1. Tell us about your experience being the Surrey City councillor as it was your first time?
It was very overwhelming in the beginning. It was a very steep learning curve. All the councillors that got elected in 2018 were new but I was very fortunate to have Mayor Doug MacCallum on our team as our leader who helped me in gaining an understanding of my role as a councillor.
2. What is one accomplishment that you are proud of?
There are number of things that I am always going to be very proud of that we achieved in last four years as a team. We are building Newton Recreation Centre which is going to have an Olympic size pool, volleyball courts, badminton courts, and a number of other facilities on 7 acres of land. 150 million dollars for this project has already been allocated in the budget. I am also very proud of the fact that I am a part of the team that promised Surrey residents, its own Police Force and we delivered. We now have over 200 officers in SPS.
3. There are new faces in the team it's different than the one last year, how has the working relationship been?
In politics, you will meet lots of people with different opinions, people who do not agree with you or people that have a completely different way of doing things, what's important is that we listen to each other, be respectful, and find a common ground to work for the betterment of society.
4. Mayor Doug McCallum said during his 2022 State of the City Address on June 1st that “for four straight years” the council has held the residential property tax rate at 2.9 per cent, “which puts Surrey in the bottom third in all of Metro Vancouver.” Coun. Linda Annis, of the Surrey First slate, noted the parcel tax increase continues in 2022 but is not factored into the 2.9 per cent. She says many property tax bills are now coming in at 20 per cent higher than last year. So how can Mayor's statement be considered accurate?
It’s a fact that our property tax rate stayed at 2.9% and Surrey is third from bottom in property taxes in our region. I don't know where other Councillors are getting their figures from.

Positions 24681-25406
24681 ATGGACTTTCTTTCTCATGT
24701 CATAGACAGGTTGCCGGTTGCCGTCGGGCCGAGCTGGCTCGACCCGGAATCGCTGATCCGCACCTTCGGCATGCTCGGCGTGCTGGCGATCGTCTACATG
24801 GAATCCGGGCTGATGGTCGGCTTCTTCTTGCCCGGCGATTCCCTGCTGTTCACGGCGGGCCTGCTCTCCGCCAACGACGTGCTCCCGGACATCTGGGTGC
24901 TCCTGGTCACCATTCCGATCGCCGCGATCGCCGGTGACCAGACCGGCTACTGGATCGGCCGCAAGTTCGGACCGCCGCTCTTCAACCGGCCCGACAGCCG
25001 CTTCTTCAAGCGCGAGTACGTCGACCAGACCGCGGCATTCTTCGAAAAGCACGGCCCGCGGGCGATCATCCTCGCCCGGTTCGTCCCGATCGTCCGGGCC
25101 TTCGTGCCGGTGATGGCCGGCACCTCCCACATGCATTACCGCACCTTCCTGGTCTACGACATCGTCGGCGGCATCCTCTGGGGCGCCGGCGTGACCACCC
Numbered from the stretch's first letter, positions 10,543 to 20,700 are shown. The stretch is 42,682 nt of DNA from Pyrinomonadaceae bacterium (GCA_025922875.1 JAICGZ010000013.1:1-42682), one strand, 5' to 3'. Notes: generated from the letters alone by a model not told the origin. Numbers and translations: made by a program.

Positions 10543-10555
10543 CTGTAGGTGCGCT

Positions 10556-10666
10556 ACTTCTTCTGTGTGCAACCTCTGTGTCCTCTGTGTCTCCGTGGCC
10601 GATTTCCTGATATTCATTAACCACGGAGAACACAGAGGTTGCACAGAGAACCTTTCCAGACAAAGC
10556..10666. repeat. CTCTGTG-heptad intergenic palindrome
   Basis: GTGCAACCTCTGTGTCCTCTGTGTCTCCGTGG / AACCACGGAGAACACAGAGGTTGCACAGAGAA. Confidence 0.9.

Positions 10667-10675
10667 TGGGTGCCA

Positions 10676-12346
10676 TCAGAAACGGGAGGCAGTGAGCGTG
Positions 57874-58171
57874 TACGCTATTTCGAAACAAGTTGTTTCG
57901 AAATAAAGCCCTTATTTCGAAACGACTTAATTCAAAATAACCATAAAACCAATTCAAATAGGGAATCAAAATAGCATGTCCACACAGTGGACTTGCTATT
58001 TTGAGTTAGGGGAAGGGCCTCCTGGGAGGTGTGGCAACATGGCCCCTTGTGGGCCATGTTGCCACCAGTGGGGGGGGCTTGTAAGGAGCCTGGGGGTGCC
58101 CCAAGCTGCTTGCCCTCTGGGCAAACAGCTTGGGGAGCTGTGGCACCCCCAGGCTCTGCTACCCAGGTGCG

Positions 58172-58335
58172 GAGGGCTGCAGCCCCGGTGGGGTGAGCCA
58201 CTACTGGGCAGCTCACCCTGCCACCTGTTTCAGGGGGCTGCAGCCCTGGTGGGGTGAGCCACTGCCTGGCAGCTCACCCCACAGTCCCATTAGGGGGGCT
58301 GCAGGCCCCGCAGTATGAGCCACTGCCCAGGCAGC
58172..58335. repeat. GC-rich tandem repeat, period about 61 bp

5. B.C.’s real estate market saw yet another drop in June. Home sales fell 35.7 per cent compared to the same month last year, according to the BC Real Estate Association (BCREA). So will we see a lowering of taxes as a result of the drop?
Our commitment to our residents is that we will not increase our rates for at least the next couple of years. There are lots of other factors that play a role in property taxation including BC assessments and land values, and regional and provincial taxation. Majority of the property taxes that municipalities collect are on behalf of the province and Metro Vancouver. It goes towards schools, water, sewage services that fall under the jurisdiction of Metro Vancouver.
6. Housing Minister David Eby, is suggesting the province may step in and override municipalities to speed up the pace of new housing approval. Where do you feel the City of Surrey lacked in expediting permits for housing?
When it comes to land developments, planning, and permits there is a lot of red tape that needs to be eliminated both at the municipal and provincial level. The Provincial government is equally responsible for some of the delays at their level which include approvals from transportation, fisheries, and WSA. I have witnessed that for some housing projects these approvals have taken up to years. In the last four years, our team brought a number of policies to expedite the process including 10 weeks of guaranteeing timeline for single-family permits. I know for some permits it is still taking longer than 10 weeks but our staff is working really hard to achieve this goal of 10 weeks permitting. When we got elected in 2018, average wait times were close to 30 weeks and we have almost cut that time in half.
7. What do you feel will be the effect of this move for the City of Surrey?
Any move by the provincial level to expedite housing projects will benefit Surrey. Our team strongly believes in increasing the supply of housing to create affordability. At our level, we will look at densifying transit-oriented corridors, and front-ending servicing of new NCPs so that new areas can open up.
8. Why should Surrey residents vote for you and re-elect you to the position of councillor?
Our team delivered on all the promises that we made in 2018. We have approved 26 capital projects that are either finished, under construction, or in planning stages worth over 424 million in every neighbourhood of Surrey. I was accessible throughout the term to listen and to understand the needs of our residents. I have sincerely put my efforts to make Surrey beautiful and progressive and now it's up to the residents to decide.
9. Which areas will be your focus if you are elected Councillor for a second term in the upcoming municipal election on October 15th?
It will be my honour to be elected for the second time as a councillor. There are number of things that are long overdue. Surrey is growing very fast and we really need to improve our network of roads to ease traffic congestion. For instance, the 84th Ave corridor when revamped will ease pressure on 88th Ave. There are lots of other roads with missing links that need to be connected as well arterial roads need to be widened. We want to focus on building international-level sports facilities like a cricket stadium and a field hockey facility that can host international tournaments. We are already building an Olympic size pool in Newton. For our economic development, we need to focus on attracting international corporations to invest in Surrey to create more local high-paying jobs for our residents in tech, environment, energy, and manufacturing.
10. What's a message you would like to share with the South Asian community?
Stay active, be healthy.